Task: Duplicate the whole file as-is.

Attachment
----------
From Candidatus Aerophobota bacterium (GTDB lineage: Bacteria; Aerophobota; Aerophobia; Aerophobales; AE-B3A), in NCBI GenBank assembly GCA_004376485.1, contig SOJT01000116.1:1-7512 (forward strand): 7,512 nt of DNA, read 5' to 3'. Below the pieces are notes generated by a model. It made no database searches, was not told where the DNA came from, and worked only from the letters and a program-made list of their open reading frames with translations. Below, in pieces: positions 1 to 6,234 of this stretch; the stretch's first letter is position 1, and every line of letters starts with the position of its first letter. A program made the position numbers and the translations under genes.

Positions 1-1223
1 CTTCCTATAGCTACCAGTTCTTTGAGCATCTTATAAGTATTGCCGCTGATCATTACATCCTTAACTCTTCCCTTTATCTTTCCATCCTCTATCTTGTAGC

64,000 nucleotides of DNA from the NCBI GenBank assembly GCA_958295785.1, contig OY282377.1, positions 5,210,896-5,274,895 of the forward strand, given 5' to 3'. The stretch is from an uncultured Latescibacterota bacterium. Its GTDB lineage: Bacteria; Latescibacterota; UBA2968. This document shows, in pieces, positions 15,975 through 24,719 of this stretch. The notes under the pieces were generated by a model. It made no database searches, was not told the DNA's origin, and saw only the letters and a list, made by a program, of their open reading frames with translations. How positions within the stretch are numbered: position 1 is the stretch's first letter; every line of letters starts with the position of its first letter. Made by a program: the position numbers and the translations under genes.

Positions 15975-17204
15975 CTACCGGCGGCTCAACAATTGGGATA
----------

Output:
From Candidatus Aerophobota bacterium (GTDB lineage: Bacteria; Aerophobota; Aerophobia; Aerophobales; AE-B3A), in NCBI GenBank assembly GCA_004376485.1, contig SOJT01000116.1:1-7512 (forward strand): 7,512 nt of DNA, read 5' to 3'. Below the pieces are notes generated by a model. It made no database searches, was not told where the DNA came from, and worked only from the letters and a program-made list of their open reading frames with translations. Below, in pieces: positions 1 to 6,234 of this stretch; the stretch's first letter is position 1, and every line of letters starts with the position of its first letter. A program made the position numbers and the translations under genes.

Positions 1-1223
1 CTTCCTATAGCTACCAGTTCTTTGAGCATCTTATAAGTATTGCCGCTGATCATTACATCCTTAACTCTTCCCTTTATCTTTCCATCCTCTATCTTGTAGC

64,000 nucleotides of DNA from the NCBI GenBank assembly GCA_958295785.1, contig OY282377.1, positions 5,210,896-5,274,895 of the forward strand, given 5' to 3'. The stretch is from an uncultured Latescibacterota bacterium. Its GTDB lineage: Bacteria; Latescibacterota; UBA2968. This document shows, in pieces, positions 15,975 through 24,719 of this stretch. The notes under the pieces were generated by a model. It made no database searches, was not told the DNA's origin, and saw only the letters and a list, made by a program, of their open reading frames with translations. How positions within the stretch are numbered: position 1 is the stretch's first letter; every line of letters starts with the position of its first letter. Made by a program: the position numbers and the translations under genes.

Positions 15975-17204
15975 CTACCGGCGGCTCAACAATTGGGATA